In a just, equitable and reconciled Australia, Aboriginal and Torres Strait Islander children will have the same life chances and choices as non-Indigenous children, and the length and quality of a person’s life will not be determined by their racial background. Johnson & Johnson Australia embraced this vision outlined by Reconciliation Australia, an organization working to strengthen relationships between Aboriginal and Torres Strait Islander peoples and non-Indigenous peoples for the benefit of all Australians, when it launched its first Reconciliation Action Plan (RAP) in 2013.
For Aboriginal and Torres Strait Islander peoples, Australia’s colonial history is characterized by devastating land dispossession, violence and racism. Over the last half-century, however, many significant steps towards reconciliation have been taken. Reconciliation Australia’s RAP framework provides organizations with a structured approach to sustainably and strategically take meaningful action to advance reconciliation.
One of the four pillars of Johnson & Johnson Australia’s current and third RAP for the 2021-2023 period focuses on advancing health equity—encompassing a vision that extends to an Australia where health inequities are a thing of the past, and where Aboriginal and Torres Strait Islander peoples live a life free of racism, oppression and injustice, with high levels of health, well-being and economic prosperity. This also aligns with Johnson & Johnson’s Our Race to Health Equity initiative, an enterprise-wide aspiration to help eradicate racial and social injustice as a public health threat by eliminating health inequities for people of color.
“Aboriginal People for Aboriginal People” – Apunipima’s Baby One Program
Despite Australia’s world-renowned health system, the Australian government’s 2020 Closing the Gap report states that Aboriginal and Torres Strait Islander peoples carry a disease burden over 2.3 times compared to the non-Indigenous population. The report highlights gaps in a number of areas, including a child mortality rate for First Nations children that is twice the rate of non-Indigenous children.
“Research clearly shows that having more Aboriginal and Torres Strait Islander peoples who are health workers will lead to better health outcomes,” says Kris Ashpole, Johnson & Johnson Global Community Impact (GCI) Leader for Australia and New Zealand, and a lead implementer of the third RAP. “As part of the RAP process, we finetuned our community impact programming to focus on the health worker gap in First Nations communities.”
The finetuning of GCI programming led to identifying Maternal and Child Health (MCH) as one of the key areas of focus and the development of an MCH training program with Apunipima Cape York Health Council, an Aboriginal community controlled health organization providing comprehensive primary healthcare to some of the most isolated communities in Australia.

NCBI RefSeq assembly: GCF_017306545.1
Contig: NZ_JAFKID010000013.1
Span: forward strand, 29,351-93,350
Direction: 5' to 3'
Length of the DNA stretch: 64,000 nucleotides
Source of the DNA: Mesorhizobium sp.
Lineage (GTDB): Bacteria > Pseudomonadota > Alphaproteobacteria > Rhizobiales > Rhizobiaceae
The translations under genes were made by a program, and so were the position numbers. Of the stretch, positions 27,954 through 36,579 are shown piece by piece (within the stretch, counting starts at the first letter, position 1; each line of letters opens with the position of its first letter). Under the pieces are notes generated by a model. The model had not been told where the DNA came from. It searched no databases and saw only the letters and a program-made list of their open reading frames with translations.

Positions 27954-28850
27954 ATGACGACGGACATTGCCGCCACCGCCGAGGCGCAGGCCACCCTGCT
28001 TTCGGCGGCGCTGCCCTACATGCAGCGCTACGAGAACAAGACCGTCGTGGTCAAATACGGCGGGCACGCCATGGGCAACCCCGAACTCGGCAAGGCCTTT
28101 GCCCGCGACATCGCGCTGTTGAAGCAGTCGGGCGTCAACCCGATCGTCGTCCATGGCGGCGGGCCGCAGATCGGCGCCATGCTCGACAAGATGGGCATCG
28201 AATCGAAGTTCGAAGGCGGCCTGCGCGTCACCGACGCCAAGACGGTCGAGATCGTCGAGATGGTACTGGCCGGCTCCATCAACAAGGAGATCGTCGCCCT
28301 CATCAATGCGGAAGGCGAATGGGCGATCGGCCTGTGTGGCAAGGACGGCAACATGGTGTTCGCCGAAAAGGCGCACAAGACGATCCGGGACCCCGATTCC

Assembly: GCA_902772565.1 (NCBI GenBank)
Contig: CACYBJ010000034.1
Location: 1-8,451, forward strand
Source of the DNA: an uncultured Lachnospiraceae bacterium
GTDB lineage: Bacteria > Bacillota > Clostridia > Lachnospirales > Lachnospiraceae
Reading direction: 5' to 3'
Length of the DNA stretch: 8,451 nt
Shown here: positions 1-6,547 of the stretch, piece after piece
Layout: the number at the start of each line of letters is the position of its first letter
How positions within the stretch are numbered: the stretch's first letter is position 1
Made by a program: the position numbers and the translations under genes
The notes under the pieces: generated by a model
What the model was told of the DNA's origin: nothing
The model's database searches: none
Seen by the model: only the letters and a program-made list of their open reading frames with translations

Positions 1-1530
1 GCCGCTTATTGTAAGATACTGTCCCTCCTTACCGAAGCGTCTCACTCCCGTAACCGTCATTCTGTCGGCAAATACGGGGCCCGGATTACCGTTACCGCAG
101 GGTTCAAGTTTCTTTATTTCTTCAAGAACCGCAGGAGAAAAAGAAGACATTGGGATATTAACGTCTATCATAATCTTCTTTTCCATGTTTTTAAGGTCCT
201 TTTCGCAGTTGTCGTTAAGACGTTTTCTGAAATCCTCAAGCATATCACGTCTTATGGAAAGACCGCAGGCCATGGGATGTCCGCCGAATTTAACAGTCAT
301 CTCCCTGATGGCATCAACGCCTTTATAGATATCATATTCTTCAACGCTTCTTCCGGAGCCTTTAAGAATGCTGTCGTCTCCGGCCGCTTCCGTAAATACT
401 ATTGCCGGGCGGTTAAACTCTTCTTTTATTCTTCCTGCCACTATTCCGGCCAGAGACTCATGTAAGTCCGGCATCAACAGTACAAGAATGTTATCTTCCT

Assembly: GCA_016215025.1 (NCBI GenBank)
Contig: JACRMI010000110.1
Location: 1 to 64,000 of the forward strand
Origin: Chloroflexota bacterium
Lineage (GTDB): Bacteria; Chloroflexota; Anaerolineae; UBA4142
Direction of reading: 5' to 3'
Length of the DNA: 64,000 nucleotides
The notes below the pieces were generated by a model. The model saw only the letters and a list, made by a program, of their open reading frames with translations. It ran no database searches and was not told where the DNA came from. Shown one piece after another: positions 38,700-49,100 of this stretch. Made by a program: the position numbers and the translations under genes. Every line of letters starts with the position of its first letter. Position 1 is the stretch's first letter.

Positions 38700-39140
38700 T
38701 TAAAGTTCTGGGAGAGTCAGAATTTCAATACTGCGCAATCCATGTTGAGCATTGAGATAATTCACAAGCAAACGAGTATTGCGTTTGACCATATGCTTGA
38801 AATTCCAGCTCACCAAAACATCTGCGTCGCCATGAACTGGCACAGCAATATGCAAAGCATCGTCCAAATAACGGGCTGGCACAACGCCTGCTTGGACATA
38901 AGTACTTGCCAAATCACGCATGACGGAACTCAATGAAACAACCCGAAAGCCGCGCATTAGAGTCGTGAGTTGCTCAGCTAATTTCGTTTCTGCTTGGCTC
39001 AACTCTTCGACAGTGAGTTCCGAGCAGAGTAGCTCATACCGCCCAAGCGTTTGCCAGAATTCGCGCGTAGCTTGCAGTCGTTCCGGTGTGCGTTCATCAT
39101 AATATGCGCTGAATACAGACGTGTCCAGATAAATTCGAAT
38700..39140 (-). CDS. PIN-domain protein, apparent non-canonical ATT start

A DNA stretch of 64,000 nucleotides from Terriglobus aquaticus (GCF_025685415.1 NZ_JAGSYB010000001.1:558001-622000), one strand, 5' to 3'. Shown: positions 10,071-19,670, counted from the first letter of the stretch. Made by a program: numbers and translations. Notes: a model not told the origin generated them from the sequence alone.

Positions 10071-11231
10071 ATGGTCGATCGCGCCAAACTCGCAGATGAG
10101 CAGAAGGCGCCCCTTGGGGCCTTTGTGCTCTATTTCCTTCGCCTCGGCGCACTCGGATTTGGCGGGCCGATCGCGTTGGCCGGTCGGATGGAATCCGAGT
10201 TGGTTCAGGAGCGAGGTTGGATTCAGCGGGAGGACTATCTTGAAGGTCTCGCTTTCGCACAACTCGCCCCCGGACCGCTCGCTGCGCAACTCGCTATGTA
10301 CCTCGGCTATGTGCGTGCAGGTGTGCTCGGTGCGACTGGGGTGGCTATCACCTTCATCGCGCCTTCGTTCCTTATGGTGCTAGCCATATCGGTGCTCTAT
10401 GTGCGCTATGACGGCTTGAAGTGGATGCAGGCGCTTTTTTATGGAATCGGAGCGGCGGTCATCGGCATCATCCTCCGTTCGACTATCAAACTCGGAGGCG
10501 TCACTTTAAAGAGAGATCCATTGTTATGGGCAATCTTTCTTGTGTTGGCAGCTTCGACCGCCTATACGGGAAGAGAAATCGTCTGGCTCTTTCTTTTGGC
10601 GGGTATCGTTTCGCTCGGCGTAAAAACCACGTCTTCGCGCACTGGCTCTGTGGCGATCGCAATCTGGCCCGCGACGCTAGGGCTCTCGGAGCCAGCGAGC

Apunipima’s Baby One program aims to directly address health issues experienced by mothers and babies and to support local people to be health workers in their communities. Led by Aboriginal and Torres Strait Islander health workers, the program works with Cape York families sharing health knowledge across the antenatal and infant period to encourage optimal health for the child, mother, family and community.
“Training local people to be health workers is a key part of the program. It is not just important to have Aboriginal health workers to lead in the healthcare in their communities, it is essential,” says Debra Malthouse, CEO, Apunipima.
The Johnson & Johnson Family of Companies in Australia has been supporting the Baby One program through product donations since 2016. The partnership, recently expanded with support from the Johnson & Johnson Foundation, aims to strengthen Apunipima's MCH workforce capabilities and increase their confidence to meet the identified needs of the Aboriginal and Torres Strait Islander women and families in Cape York.
“The health workers in the program have chosen to be in healthcare to look after their communities and their families,” says Ashpole. “This partnership supports the work that they're already doing, and empowers them to take it further.”
The project includes building the capabilities of Apunipima’s community Aboriginal and Torres Strait Islander staff, upskilling the MCH workforce in the community to reinforce existing certifications, and supporting future career pathways in nursing, midwifery and other relevant fields. For example, the partnership has enabled Apunipima to provide professional training blocks for the community-based MCH health workers to leave their communities for a week and have the opportunity to learn about best evidence MCH care and to meet and network with colleagues from other communities.
“Closing the gap is important because we want our people to live longer, healthy and happy lives,” adds Malthouse. “To be able to close the gap, we definitely need to have more Aboriginal and Torres Strait Islander doctors, nurses, midwives and health workers because you need to have Aboriginal people for Aboriginal people.”